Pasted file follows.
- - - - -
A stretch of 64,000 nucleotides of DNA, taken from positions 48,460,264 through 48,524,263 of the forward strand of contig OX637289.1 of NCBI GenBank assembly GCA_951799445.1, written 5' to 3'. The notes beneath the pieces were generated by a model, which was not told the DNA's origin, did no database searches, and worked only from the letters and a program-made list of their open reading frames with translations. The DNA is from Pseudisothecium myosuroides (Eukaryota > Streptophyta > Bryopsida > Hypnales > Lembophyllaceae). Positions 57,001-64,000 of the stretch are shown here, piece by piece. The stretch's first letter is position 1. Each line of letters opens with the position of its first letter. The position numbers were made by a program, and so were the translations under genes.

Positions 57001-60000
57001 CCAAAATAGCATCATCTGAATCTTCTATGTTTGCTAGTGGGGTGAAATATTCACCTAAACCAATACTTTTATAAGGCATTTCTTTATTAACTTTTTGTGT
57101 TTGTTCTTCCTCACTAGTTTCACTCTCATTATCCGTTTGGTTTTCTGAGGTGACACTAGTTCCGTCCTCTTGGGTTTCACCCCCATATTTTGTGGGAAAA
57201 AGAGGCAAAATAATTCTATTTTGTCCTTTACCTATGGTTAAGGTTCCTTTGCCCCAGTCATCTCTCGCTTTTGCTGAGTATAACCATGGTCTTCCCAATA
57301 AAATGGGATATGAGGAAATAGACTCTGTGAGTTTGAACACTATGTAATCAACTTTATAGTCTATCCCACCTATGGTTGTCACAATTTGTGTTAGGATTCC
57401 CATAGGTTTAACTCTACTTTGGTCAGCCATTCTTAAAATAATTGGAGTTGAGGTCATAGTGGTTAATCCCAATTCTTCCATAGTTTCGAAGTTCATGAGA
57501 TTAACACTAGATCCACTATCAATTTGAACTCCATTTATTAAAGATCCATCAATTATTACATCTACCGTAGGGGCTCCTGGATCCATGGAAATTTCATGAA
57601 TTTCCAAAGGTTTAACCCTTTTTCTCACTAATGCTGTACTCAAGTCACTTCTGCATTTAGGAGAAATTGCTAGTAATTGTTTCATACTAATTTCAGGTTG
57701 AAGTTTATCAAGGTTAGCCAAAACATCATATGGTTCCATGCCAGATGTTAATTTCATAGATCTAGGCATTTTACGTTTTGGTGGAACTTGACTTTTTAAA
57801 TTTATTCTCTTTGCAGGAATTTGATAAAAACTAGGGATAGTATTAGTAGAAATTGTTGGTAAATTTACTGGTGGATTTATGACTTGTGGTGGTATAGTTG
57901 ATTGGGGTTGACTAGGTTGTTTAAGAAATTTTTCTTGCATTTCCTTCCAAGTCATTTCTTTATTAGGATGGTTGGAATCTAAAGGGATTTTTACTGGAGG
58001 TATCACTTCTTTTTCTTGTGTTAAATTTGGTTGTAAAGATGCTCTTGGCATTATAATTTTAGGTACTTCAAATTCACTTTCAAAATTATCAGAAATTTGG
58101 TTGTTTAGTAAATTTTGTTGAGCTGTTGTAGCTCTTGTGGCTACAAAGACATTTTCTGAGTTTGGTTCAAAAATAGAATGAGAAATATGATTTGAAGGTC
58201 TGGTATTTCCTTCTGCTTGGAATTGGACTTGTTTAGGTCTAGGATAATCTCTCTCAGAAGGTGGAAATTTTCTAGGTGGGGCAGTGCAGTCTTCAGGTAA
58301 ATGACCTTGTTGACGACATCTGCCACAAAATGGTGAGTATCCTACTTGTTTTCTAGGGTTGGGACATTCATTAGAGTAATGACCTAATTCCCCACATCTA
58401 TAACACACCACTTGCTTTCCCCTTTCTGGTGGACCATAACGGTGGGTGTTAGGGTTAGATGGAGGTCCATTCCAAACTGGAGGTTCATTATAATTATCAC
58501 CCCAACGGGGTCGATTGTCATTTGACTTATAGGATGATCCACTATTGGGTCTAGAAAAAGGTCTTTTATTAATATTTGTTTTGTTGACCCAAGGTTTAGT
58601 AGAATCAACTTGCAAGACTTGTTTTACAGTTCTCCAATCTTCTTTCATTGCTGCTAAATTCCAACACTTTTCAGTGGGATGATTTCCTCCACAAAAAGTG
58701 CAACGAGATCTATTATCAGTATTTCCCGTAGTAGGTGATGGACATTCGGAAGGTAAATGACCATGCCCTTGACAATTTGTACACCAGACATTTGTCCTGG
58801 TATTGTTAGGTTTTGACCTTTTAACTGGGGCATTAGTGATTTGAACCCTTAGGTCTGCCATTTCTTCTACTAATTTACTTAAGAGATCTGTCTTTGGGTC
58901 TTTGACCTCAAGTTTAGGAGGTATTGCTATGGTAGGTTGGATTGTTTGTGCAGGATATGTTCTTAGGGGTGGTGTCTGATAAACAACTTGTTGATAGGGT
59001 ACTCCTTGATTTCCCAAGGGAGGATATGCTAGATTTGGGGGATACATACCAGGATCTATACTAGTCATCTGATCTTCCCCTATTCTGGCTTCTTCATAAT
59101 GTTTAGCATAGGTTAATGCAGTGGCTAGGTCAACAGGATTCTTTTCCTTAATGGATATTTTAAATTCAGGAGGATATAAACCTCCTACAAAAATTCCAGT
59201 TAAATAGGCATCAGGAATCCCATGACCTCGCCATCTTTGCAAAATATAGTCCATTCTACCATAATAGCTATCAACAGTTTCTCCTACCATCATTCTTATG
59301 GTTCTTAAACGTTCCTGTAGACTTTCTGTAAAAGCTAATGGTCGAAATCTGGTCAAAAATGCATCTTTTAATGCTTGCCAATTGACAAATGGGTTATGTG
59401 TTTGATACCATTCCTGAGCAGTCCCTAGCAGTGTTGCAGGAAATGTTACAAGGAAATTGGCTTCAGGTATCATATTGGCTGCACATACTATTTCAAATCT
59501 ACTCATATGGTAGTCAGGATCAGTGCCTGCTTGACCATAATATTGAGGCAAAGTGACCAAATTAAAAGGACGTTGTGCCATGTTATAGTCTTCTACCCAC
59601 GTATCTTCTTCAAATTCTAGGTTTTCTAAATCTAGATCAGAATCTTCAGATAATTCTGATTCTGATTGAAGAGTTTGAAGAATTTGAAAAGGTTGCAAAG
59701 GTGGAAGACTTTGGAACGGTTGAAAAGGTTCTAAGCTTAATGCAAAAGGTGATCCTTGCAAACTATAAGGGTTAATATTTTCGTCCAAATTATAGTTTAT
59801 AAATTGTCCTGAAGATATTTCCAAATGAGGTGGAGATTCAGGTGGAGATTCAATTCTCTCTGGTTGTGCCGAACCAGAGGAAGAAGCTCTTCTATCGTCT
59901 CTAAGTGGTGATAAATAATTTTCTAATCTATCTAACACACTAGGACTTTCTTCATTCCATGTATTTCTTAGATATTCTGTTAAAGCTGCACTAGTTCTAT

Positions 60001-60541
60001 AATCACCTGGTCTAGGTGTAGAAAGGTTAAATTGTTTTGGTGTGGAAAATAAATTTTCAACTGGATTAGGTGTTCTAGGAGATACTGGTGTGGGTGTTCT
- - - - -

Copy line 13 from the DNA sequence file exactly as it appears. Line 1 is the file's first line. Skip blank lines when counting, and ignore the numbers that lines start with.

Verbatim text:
58001 TATCACTTCTTTTTCTTGTGTTAAATTTGGTTGTAAAGATGCTCTTGGCATTATAATTTTAGGTACTTCAAATTCACTTTCAAAATTATCAGAAATTTGG